Chris Gethard’s experimental livestream is here to save late-night TV

Now that the final king of late night, David Letterman, has signed off, there exists an empty void that can’t be filled by the safe, vanilla comedy of Jimmys Fallon and Kimmel, Seth Meyers, or James Corden. Maybe Stephen Colbert will be good, but maybe we’re just afraid to admit that he’s going to be a diluted version of himself, nowhere near as groundbreaking as his overbearing conservative alter-ego on Comedy Central. It’s desolate terrain out there on late-night TV, but there is a glimmer of hope, an oasis if you will, in the form of the no-holds-barred weirdness of The Chris Gethard Show, premiering tonight on Fusion.

OK, maybe it’s not exactly late-night TV since it airs at 10pm ET, but Gethard does promise to bring back some grit and wackiness to the variety talk show format.

TCGS began on New York City public access and ran for four years. Very much a passion project of Gethard’s, Fusion picked up the show in January and it’s retained much of its original format—including improvisational weirdness, celebrity (comedian) guests, topic-based phone calls from fans (during the livestream, which airs on Fusion’s website Tuesdays at 8pm ET), a DIY-stage full of homemade memorabilia, and Gethard’s onstage audience. In fact, when Fusion picked up the show in January, they insisted that they get the public access show.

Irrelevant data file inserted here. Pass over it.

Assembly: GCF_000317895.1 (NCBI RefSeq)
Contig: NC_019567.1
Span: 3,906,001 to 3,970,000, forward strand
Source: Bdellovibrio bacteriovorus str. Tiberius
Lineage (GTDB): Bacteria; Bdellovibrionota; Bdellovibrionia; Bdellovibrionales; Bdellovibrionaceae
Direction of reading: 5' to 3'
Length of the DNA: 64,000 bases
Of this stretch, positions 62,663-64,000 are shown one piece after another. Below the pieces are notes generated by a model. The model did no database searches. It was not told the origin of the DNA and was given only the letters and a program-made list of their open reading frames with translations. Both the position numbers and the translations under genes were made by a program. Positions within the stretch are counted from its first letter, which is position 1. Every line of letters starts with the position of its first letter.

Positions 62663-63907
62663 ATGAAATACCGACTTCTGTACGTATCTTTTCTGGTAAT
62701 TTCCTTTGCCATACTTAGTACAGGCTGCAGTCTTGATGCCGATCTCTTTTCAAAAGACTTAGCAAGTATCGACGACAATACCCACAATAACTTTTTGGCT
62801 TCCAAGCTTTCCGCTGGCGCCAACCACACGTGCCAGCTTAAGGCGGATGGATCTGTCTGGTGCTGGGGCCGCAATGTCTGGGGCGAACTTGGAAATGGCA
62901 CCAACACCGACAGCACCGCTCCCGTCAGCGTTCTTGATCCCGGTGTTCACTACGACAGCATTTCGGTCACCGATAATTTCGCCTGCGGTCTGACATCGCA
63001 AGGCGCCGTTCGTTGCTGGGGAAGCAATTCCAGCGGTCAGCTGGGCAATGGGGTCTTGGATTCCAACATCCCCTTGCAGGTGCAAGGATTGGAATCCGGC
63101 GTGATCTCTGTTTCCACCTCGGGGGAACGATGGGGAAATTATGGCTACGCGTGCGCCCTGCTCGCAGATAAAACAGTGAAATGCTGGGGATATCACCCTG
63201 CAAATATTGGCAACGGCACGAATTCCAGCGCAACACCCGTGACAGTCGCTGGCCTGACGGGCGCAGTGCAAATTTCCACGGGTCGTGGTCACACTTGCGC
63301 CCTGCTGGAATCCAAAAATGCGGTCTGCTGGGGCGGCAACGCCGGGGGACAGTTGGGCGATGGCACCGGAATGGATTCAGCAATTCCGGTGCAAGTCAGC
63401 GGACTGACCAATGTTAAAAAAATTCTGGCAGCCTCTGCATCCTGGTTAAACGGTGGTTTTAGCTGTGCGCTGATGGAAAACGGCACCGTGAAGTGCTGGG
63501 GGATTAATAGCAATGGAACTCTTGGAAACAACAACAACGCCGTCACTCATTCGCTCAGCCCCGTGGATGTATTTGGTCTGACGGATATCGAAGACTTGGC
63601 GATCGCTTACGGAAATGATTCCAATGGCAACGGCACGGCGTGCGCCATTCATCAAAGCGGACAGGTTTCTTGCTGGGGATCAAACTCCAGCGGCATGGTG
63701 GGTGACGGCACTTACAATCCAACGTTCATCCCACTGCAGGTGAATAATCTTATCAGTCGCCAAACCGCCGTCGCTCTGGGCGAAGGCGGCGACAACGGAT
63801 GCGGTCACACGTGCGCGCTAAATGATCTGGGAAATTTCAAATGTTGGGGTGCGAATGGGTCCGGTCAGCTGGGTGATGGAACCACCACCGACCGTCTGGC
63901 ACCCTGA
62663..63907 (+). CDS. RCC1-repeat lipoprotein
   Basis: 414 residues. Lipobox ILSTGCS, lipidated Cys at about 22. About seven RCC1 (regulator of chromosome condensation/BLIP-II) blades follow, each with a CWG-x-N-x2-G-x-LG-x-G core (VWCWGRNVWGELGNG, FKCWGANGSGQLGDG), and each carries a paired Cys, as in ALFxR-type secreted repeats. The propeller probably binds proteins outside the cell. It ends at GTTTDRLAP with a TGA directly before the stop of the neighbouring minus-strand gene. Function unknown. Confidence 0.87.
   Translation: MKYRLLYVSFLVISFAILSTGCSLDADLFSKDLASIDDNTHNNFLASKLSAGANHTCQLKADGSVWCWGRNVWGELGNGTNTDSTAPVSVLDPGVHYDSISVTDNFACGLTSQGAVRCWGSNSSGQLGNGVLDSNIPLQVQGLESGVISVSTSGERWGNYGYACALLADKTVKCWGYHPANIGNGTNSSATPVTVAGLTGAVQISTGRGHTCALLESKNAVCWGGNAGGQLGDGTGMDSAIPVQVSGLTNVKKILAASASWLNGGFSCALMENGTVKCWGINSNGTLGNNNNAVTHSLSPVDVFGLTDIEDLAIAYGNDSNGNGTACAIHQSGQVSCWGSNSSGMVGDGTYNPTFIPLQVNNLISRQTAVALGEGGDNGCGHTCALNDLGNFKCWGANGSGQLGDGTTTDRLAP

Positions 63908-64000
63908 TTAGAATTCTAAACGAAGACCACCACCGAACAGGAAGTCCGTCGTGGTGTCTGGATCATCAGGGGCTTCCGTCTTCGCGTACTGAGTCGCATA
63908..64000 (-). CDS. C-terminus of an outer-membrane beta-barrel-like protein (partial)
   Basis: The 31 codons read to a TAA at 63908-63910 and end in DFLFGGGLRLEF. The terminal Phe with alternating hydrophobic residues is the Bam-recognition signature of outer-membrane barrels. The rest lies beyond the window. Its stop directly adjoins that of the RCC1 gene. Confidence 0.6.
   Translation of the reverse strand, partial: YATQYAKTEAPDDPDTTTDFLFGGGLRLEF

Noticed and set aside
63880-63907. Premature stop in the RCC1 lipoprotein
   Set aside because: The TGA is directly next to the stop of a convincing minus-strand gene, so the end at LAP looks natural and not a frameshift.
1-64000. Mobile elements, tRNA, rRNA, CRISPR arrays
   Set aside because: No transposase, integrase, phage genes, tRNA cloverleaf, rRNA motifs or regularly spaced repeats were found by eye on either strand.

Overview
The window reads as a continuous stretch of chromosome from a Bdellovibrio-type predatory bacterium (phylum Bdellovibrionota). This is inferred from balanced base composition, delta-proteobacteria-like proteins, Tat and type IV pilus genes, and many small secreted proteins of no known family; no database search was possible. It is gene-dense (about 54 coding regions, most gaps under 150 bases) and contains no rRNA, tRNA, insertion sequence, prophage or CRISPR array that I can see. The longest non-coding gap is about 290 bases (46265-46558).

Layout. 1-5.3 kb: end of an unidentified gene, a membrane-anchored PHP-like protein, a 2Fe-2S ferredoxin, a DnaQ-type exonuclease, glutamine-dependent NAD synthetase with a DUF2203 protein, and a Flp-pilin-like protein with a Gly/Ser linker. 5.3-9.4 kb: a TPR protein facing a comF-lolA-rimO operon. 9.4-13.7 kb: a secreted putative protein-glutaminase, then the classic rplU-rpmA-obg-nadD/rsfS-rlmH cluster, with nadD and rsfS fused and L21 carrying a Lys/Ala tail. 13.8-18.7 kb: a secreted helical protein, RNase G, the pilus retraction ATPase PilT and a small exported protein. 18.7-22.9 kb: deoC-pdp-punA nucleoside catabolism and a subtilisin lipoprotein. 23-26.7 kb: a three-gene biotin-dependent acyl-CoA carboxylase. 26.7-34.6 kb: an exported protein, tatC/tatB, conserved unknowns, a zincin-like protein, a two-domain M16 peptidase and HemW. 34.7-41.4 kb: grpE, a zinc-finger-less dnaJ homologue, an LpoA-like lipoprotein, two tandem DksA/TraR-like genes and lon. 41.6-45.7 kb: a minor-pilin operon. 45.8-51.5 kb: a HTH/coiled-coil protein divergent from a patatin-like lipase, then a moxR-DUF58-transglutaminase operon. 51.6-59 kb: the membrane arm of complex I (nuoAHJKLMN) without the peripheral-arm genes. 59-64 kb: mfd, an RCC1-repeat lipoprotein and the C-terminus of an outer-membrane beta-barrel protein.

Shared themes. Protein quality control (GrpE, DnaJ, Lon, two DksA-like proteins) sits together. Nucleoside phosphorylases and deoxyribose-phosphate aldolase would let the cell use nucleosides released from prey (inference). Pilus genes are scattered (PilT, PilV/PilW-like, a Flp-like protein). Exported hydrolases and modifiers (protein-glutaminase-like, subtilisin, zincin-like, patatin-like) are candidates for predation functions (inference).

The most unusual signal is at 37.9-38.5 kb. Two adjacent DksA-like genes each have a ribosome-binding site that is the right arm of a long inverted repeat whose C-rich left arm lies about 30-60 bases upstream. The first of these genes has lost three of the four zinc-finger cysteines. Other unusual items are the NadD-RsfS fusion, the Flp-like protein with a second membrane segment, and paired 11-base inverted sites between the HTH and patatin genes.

“[Fusion] pulled us aside,” Gethard told Splitsider, “and said ‘We wanna be really clear: We know what we’re getting into, we want public access. Bring the public access to our network.”

Here’s a taste of TCGS during the public access years:

The Chris Gethard Show promises to bring an endless surge of mutants, weirdos, and laughs into your home. You’re definitely not going to get that from any of the Jimmys.

H/T AV Club | Screengrab via The Chris Gethard Show/YouTube

Feliks Garcia

Feliks Garcia

Feliks Garcia was a reporter and essayist whose work for the Daily Dot focused on social justice issues, internet culture, and the Rock. He was a staff writer for the Independent when he passed away in February 2017 after suffering a heart attack. He was 33.